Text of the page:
Fariña Núñez, Eloy (1885–1929)

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Fariña Núñez, Eloy (1885–1929)

Eloy Fariña Núñez (b. 25 June 1885; d. 1929), Paraguayan writer. Probably the most respected author in Paraguay during the first quarter of the twentieth century, Fariña Núñez was born in the tiny hamlet of Humaitá, site of a major battle during the disastrous War of the Triple Alliance some seventeen years earlier. Perhaps owing to the isolated position of his hometown, Fariña Núñez chose to go to Argentina for his education. He graduated from the Colegio Nacional of Corrientes and later studied law at the University of Buenos Aires.

Fariña Núñez spent most of his adult life in Buenos Aires, where he worked as a clerk in the internal revenue administration. His true love, however, was literature and his prime subject Paraguay. In 1913, when the Buenos Aires daily La Prensa opened a literary competition, Fariña Núñez won it with a short story entitled "Bucles de oro" (Golden Curls). He later published volumes of poetry (Canto secular; Poesias escojidas), miscellaneous prose (Las vértebras de Pan; La mirada de los muertos; Cuentos guaraníes), philosophical treatises (Conceptos estéticos; Asunción; Crítica), an essay in economics (El estanco del tabaco), and even a novel on Graeco-Egyptian life and customs (Rhódopis). His death at age forty-four robbed Paraguayan letters of one of its chief practitioners.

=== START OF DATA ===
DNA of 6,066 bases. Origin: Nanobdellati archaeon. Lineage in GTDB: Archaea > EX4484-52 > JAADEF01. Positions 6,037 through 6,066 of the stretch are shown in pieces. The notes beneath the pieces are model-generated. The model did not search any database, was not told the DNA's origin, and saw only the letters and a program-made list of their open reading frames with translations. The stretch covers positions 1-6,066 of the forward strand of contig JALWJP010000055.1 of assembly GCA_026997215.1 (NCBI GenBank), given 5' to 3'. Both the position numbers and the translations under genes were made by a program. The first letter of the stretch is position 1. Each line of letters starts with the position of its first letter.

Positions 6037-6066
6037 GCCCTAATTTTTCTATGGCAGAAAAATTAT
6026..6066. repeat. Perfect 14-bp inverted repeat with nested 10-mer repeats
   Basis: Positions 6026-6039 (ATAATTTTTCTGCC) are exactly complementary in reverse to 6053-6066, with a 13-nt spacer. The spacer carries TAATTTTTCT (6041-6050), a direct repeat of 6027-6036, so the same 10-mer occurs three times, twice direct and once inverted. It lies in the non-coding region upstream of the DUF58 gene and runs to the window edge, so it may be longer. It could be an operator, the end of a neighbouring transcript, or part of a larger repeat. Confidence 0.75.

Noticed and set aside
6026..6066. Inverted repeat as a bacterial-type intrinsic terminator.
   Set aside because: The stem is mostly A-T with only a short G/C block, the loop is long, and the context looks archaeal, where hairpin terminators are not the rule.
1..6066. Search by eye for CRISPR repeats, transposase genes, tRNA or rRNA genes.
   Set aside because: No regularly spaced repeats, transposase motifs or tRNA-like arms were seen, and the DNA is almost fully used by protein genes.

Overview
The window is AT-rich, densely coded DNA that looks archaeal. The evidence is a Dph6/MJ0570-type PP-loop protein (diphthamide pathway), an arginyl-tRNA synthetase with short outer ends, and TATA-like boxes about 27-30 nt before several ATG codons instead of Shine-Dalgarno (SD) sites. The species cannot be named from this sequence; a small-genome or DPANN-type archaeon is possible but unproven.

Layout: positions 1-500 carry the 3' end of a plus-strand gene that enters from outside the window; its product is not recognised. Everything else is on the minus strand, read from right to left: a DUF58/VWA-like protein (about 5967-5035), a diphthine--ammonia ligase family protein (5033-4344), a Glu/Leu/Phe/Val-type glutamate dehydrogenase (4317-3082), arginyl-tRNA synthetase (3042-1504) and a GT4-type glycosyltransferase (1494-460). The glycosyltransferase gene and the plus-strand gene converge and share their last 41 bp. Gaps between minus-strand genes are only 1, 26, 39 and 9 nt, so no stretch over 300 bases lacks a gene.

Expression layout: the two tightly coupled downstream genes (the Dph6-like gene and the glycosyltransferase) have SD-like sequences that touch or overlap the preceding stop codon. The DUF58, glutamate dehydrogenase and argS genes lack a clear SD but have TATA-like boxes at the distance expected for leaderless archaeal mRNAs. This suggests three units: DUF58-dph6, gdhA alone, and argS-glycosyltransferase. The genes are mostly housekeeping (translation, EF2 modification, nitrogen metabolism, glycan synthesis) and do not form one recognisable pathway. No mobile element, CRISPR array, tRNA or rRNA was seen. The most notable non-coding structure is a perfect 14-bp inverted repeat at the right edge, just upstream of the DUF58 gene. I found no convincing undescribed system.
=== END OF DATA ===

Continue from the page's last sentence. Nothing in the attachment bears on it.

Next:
See alsoEducation: Overview; Literature: Spanish America.


William Belmont Parker, Paraguayans of To-Day (1921), pp. 31-32.

Carlos Zubizarreta, Cien vidas paraguayas, 2d ed. (1985), pp. 273-275.

Additional Bibliography

Delgado, Susy. 25 nombres capitales de la literatura paraguaya. Asunción: Servilibro, 2005.

                                    Thomas L. Whigham